power-of-attorney - Zacchaeus Financial Counseling, Inc.

power-of-attorney

Power of Attorney

Article by R. Joseph Ritter, Jr. CFP® EA

As with a Will, documents such as a Health Care Directive (Health Care Surrogate), Power of Attorney and Living Will express in writing your intentions concerning your care and financial matters should you be unable to speak for yourself. Examples include a car accident when you are taken to the hospital, heart attack, stroke, or other emergency medical situation, severe brain injury, or other serious medical event that is not anticipated.

The Power of Attorney is an important document which appoints a person to manage your financial affairs if you are unable to do so. At 39 years old, I woke up at 5am one day with severe abdominal pain. I thought it was from bloating, gas or some other intestinal issue. I pushed through the pain to get the kids ready to go to school and drove to work. By 9am the pain was no different, and I couldn’t concentrate at work. I finally decided to go to the hospital, and wound up having surgery the next day and spending a total of 5 days in the hospital. I had bank transfers that needed to be made and bills to pay which I was going to do that evening. If your bank accounts are joint with your spouse or someone else, handling these matters can continue without interruption. However, if you do not have joint accounts, the bank is not going to take instruction or provide information to your close friend, aunt, or significant other unless you have given the bank written instructions or have a Power of Attorney authorizing the person to act for you.

There are two types of Powers of Attorney. One is immediate and the other is springing. The only difference is when the document becomes effective to authorize your representative to act on your behalf. They can either act immediately or upon your incapacity (springing), whichever the Power of Attorney (or state law) authorizes.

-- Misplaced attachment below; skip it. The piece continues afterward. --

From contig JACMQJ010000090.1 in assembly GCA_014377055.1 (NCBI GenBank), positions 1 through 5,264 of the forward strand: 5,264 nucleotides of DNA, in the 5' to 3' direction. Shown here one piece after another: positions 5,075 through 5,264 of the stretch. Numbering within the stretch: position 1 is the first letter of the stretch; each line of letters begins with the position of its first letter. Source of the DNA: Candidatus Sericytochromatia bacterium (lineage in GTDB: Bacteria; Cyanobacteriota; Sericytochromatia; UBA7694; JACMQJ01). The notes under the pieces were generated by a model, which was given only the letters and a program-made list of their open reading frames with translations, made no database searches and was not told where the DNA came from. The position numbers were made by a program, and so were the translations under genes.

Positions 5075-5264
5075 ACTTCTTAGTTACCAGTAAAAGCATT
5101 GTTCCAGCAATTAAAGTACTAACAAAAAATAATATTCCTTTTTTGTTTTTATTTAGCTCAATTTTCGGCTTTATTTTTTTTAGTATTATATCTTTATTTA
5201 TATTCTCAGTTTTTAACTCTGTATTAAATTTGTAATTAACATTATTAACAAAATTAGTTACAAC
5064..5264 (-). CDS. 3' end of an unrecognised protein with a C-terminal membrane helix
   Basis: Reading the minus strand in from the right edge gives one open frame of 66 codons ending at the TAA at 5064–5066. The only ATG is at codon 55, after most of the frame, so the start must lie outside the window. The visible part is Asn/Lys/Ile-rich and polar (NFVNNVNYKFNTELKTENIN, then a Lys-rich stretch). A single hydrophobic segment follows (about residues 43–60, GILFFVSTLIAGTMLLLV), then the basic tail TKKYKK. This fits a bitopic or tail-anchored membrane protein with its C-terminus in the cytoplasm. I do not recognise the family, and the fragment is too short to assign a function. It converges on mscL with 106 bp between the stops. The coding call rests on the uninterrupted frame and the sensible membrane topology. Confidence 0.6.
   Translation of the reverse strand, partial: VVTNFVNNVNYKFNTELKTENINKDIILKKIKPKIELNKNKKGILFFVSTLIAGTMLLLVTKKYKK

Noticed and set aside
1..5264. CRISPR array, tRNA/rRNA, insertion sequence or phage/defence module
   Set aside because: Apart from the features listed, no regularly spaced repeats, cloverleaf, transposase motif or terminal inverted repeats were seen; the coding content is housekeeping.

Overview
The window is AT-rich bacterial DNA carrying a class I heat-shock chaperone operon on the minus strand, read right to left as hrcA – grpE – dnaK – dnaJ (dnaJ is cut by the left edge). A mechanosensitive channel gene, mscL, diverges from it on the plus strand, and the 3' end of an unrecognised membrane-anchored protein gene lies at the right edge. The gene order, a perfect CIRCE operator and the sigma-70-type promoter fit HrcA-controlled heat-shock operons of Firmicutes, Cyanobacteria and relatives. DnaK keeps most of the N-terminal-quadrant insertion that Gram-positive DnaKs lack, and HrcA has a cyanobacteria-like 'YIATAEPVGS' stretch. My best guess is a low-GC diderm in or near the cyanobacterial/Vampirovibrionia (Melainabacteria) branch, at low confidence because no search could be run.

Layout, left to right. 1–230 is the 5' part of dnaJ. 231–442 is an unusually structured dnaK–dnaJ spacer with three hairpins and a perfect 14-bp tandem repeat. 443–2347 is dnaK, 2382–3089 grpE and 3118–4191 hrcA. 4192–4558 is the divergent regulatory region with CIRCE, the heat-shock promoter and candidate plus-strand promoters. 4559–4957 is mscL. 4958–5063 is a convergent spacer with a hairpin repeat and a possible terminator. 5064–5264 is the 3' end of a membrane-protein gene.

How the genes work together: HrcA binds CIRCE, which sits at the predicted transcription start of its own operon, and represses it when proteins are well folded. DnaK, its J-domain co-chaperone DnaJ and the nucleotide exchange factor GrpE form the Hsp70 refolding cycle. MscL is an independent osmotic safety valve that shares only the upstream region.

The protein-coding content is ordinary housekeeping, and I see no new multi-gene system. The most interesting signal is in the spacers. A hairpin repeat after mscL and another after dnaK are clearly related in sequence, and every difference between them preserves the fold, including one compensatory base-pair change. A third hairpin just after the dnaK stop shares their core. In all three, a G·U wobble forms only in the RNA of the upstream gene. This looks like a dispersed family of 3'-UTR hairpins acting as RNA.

The purpose of the Power of Attorney is to ensure that your financial and other (non-medical) affairs can continue to be managed if you are unable for any reason to do so. The authority in the Power of Attorney ceases at your death, even though some people may think it continues into perpetuity. The Will takes over at that point.

The Power of Attorney is useful in situations other than incapacity too. Truck drivers, military personnel, and people who travel frequently on business can use the Power of Attorney to ensure that important financial, investment and asset management matters continue to be addressed in their absence.

Because all of these documents grant a great deal of authority and responsibility upon your representative, it is important to carefully think through who you may want to appoint. It should certainly be someone you trust, someone who would tend to your affairs without objection, and someone who has the time and ability to respond to an emergency situation.

A Power of Attorney is important for spouses, parents with adult children and other situations involving blood relatives and family relationships, so that financial decisions can be made without interruption. However, the Power of Attorney is even more important in homosexual relationships, unions with a partner and cohabitation relationships. The reason is that banks and financial institutions will look first to blood relatives and family members for decisions to be made. A close friend or partner would often be excluded, leaving important decisions and information in the hands of family members who may not wish to speak with your partner. A Power of Attorney that appoints your partner ensures he or she has the authority to make decisions on financial matters and receive your financial information.

As with the Will, the cost to have these documents prepared by attorney is quite insignificant compared to the peace of mind, family harmony and avoidance of unwanted expense or court intervention you may receive in return.

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